Círculo de Bellas Artes and Casa de América (Madrid)

Organised by: FPAA – Bombas Gens / PHotoESPAÑA / Círculo de Bellas Artes / Casa de América
Venue: Círculo de Bellas Artes and Casa de América (Madrid)
Curators: Sandra Guimarães and Vicent Todoli (guest curators of PHotoESPAÑA 2022)

Sandra Guimarães (artistic director of Bombas Gens Centre d’Art) and Vicent Todolí (advisor of Per Amor a l’Art Collection) are the guest curators of the 25th edition of PHotoESPAÑA, the International Festival of Photography and Visual Arts.

Within the framework of the Festival, the Fundació Per Amor a l’Art-Bombas Gens will present “Sculpting Reality”, a programme that will explore documentary-style photography as both document and art, based on research into the holdings of the Per Amor a l’Art Collection (Fundació Per Amor a l’Art, Valencia). To this end, it will organise an ambitious group exhibition at two venues, the Círculo de Bellas Artes and Casa de América, and a series of public talks with prominent international artists.. With more than 500 works by 29 artists, “Sculpting Reality” is an extended version of the homonymous exhibition that could be visited in 2021 at Bombas Gens Centre d’Art.

The ‘documentary style’, a term coined by American photographer Walker Evans, had an enormous influence on photography from the beginning of the twentieth century. Initially an offshoot of other genres like reportage or photojournalism, the documentary style evolved and was eventually integrated in the discipline of art photography. It was distinguished by the intention of depicting reality in a pure, transparent way, while also reflecting on questions such as experimentation with photographic language, serialism, the document as ‘trace’, staging and its veracity, the idea of the archive, typologies or the concept of subjectivity.

In 1971, Evans stated that ‘an example of a literal document would be a police photograph of a murder scene. You see, a document has use, whereas art is really useless. Therefore art is never a document, though it certainly can adopt that style.’ In short, a photographer who adopts the documentary style aspires to reflect reality just as a sculptor does: by eliminating all superfluous piece from the final work. The title of this programme, ‘Sculpting Reality’, alludes to Sculpting in Time: Reflections on the Cinema (1985), a book by Andrei Tarkovsky that described the filmmaker as someone who ‘sculpts in time’.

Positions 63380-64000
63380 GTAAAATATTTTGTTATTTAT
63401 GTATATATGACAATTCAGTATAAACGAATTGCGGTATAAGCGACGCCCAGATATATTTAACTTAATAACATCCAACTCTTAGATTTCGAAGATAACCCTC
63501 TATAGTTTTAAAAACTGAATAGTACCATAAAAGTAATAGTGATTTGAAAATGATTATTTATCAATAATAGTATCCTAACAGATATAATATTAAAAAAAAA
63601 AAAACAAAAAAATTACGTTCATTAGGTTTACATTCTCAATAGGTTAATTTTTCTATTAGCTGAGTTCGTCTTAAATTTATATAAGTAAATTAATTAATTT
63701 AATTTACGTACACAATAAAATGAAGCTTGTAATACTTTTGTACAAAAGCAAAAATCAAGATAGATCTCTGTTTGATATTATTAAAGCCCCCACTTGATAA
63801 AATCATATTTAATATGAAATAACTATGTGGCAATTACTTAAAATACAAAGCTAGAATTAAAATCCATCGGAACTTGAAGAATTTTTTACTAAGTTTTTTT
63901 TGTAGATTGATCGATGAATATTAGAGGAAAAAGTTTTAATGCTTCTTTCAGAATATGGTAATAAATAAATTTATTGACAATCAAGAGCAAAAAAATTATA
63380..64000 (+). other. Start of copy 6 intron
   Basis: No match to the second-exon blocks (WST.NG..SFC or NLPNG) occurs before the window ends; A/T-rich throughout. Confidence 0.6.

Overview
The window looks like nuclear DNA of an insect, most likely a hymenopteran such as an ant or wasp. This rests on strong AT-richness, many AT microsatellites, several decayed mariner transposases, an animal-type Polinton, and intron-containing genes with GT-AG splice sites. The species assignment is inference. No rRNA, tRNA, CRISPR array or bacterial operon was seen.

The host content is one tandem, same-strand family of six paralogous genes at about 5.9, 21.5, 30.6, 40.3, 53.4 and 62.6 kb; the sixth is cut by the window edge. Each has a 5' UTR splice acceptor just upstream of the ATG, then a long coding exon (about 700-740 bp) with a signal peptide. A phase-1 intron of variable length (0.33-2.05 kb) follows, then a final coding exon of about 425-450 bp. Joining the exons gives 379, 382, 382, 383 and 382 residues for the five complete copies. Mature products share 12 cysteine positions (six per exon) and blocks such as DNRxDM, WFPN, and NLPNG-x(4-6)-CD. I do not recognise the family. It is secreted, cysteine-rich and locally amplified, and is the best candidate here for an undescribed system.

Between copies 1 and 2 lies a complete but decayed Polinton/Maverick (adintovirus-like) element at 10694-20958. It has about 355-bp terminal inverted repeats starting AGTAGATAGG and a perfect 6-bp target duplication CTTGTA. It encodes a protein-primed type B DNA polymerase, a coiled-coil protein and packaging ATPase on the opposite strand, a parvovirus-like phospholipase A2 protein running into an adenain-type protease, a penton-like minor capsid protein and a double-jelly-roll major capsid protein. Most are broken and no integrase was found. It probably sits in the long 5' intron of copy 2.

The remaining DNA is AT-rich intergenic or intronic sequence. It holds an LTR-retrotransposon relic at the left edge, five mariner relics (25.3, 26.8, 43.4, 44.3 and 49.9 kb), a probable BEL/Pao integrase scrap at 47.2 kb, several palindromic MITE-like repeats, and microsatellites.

The show reviews the history of this genre through different times, circumstances and geographical locations. It begins in the 1930s, presenting the work of pioneering American photographers like Walker Evans himself, Robert Frank, Helen Levitt and Louis Faurer, and ends in the present day, with a wide array of contemporary artists who have adopted this documentary style in their practices using a conceptual approach (Ian Wallace, Bleda y Rosa, Paul Graham) as well as others who were instrumental in consolidating this style during the twentieth century (Lee Friedlander, Garry Winogrand, Tod Papageorge, Anthony Hernandez, etc.).






Walker Evans / Manuel Álvarez Bravo / Garry Winogrand / Lee Friedlander / Helen Levitt / Louis Faurer / Henri Cartier Bresson / Robert Frank / Joel Meyerowitz / Tod Papageorge / Anthony Hernandez / Mike Mandel / Harry Callahan / Susan Meiselas / David Goldblatt / Ricardo Rangel / Jürgen Schadeberg / Edward Ruscha / Bernd & Hilla Becher / Lewis Baltz / Humberto Rivas / Luigi Ghirri / Ian Wallace / Xavier Ribas / Bleda y Rosa / Yto Barrada / Paul Graham



Susan Meiselas, Carnival Strippers, 1972-75. Per Amor a l’Art Collection © Susan Meiselas / VEGAP, València, 2021

Jürgen Schadeberg. The San trance dance, 1959. Per Amor a l’Art Collection © Jürgen Schadeberg

Installation view “Sculpting Reality”. Courtesy Círculo de Bellas Artes (Madrid)






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